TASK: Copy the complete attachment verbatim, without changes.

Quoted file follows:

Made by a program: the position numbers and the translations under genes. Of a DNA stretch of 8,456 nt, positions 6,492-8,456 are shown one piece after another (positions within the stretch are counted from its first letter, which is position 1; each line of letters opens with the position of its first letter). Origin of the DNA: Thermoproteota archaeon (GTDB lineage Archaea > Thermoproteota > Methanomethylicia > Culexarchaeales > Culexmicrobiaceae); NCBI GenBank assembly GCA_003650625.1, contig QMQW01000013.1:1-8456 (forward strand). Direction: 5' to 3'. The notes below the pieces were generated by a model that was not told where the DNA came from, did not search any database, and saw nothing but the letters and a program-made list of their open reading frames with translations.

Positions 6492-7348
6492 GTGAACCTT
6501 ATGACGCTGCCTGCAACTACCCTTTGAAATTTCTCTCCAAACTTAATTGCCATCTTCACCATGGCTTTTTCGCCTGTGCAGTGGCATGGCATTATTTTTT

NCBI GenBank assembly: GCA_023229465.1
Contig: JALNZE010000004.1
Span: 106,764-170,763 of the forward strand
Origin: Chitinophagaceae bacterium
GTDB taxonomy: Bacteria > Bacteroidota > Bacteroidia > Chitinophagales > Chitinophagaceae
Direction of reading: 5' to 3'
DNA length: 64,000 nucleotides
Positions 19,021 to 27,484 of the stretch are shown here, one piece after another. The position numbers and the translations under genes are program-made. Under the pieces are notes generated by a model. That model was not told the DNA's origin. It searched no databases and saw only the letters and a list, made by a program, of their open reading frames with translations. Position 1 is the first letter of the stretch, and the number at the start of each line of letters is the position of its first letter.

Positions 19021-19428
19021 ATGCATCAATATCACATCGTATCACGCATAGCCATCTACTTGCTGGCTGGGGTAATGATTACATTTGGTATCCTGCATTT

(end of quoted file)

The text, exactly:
Made by a program: the position numbers and the translations under genes. Of a DNA stretch of 8,456 nt, positions 6,492-8,456 are shown one piece after another (positions within the stretch are counted from its first letter, which is position 1; each line of letters opens with the position of its first letter). Origin of the DNA: Thermoproteota archaeon (GTDB lineage Archaea > Thermoproteota > Methanomethylicia > Culexarchaeales > Culexmicrobiaceae); NCBI GenBank assembly GCA_003650625.1, contig QMQW01000013.1:1-8456 (forward strand). Direction: 5' to 3'. The notes below the pieces were generated by a model that was not told where the DNA came from, did not search any database, and saw nothing but the letters and a program-made list of their open reading frames with translations.

Positions 6492-7348
6492 GTGAACCTT
6501 ATGACGCTGCCTGCAACTACCCTTTGAAATTTCTCTCCAAACTTAATTGCCATCTTCACCATGGCTTTTTCGCCTGTGCAGTGGCATGGCATTATTTTTT

NCBI GenBank assembly: GCA_023229465.1
Contig: JALNZE010000004.1
Span: 106,764-170,763 of the forward strand
Origin: Chitinophagaceae bacterium
GTDB taxonomy: Bacteria > Bacteroidota > Bacteroidia > Chitinophagales > Chitinophagaceae
Direction of reading: 5' to 3'
DNA length: 64,000 nucleotides
Positions 19,021 to 27,484 of the stretch are shown here, one piece after another. The position numbers and the translations under genes are program-made. Under the pieces are notes generated by a model. That model was not told the DNA's origin. It searched no databases and saw only the letters and a list, made by a program, of their open reading frames with translations. Position 1 is the first letter of the stretch, and the number at the start of each line of letters is the position of its first letter.

Positions 19021-19428
19021 ATGCATCAATATCACATCGTATCACGCATAGCCATCTACTTGCTGGCTGGGGTAATGATTACATTTGGTATCCTGCATTT